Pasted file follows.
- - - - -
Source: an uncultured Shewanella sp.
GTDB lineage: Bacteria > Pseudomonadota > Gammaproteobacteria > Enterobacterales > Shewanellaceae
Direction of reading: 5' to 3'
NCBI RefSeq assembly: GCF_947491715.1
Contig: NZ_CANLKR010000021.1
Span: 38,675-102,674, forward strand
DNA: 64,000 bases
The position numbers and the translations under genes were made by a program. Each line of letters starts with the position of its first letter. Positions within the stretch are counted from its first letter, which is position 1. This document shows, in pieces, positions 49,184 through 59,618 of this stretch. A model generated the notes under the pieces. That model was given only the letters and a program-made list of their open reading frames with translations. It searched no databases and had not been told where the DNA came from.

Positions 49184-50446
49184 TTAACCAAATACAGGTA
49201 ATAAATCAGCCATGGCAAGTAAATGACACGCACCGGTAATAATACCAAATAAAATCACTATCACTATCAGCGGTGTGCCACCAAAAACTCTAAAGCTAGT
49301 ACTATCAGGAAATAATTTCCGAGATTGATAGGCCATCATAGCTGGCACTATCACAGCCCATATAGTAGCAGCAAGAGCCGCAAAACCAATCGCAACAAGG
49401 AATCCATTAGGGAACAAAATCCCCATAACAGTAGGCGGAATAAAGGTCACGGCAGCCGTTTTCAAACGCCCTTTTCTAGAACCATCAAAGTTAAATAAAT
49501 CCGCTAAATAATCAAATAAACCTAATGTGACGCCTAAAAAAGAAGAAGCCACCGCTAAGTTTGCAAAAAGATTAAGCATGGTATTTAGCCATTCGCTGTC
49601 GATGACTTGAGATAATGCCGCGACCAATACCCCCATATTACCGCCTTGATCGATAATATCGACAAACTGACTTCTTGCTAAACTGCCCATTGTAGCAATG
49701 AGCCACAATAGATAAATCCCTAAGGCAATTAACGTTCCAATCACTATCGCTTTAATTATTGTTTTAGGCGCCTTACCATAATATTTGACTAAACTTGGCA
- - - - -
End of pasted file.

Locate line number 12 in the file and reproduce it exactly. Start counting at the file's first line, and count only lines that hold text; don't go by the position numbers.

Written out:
49301 ACTATCAGGAAATAATTTCCGAGATTGATAGGCCATCATAGCTGGCACTATCACAGCCCATATAGTAGCAGCAAGAGCCGCAAAACCAATCGCAACAAGG